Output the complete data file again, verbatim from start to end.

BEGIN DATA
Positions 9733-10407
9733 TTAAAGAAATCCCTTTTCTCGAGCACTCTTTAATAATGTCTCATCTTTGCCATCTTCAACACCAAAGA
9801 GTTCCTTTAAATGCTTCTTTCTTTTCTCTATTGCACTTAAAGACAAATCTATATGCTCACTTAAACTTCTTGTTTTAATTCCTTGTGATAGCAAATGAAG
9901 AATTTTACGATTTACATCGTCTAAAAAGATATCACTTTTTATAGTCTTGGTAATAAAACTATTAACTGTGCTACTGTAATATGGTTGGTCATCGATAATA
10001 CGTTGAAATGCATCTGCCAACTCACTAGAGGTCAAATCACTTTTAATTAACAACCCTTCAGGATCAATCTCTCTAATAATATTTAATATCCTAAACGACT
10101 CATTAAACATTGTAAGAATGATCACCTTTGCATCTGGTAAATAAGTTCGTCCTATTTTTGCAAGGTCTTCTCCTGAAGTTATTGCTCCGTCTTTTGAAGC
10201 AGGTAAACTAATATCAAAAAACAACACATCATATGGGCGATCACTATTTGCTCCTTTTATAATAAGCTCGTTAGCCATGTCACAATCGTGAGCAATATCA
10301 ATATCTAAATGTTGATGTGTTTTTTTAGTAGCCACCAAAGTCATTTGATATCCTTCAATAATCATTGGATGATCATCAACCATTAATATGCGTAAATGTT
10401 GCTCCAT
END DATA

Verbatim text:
Positions 9733-10407
9733 TTAAAGAAATCCCTTTTCTCGAGCACTCTTTAATAATGTCTCATCTTTGCCATCTTCAACACCAAAGA
9801 GTTCCTTTAAATGCTTCTTTCTTTTCTCTATTGCACTTAAAGACAAATCTATATGCTCACTTAAACTTCTTGTTTTAATTCCTTGTGATAGCAAATGAAG
9901 AATTTTACGATTTACATCGTCTAAAAAGATATCACTTTTTATAGTCTTGGTAATAAAACTATTAACTGTGCTACTGTAATATGGTTGGTCATCGATAATA
10001 CGTTGAAATGCATCTGCCAACTCACTAGAGGTCAAATCACTTTTAATTAACAACCCTTCAGGATCAATCTCTCTAATAATATTTAATATCCTAAACGACT
10101 CATTAAACATTGTAAGAATGATCACCTTTGCATCTGGTAAATAAGTTCGTCCTATTTTTGCAAGGTCTTCTCCTGAAGTTATTGCTCCGTCTTTTGAAGC
10201 AGGTAAACTAATATCAAAAAACAACACATCATATGGGCGATCACTATTTGCTCCTTTTATAATAAGCTCGTTAGCCATGTCACAATCGTGAGCAATATCA
10301 ATATCTAAATGTTGATGTGTTTTTTTAGTAGCCACCAAAGTCATTTGATATCCTTCAATAATCATTGGATGATCATCAACCATTAATATGCGTAAATGTT
10401 GCTCCAT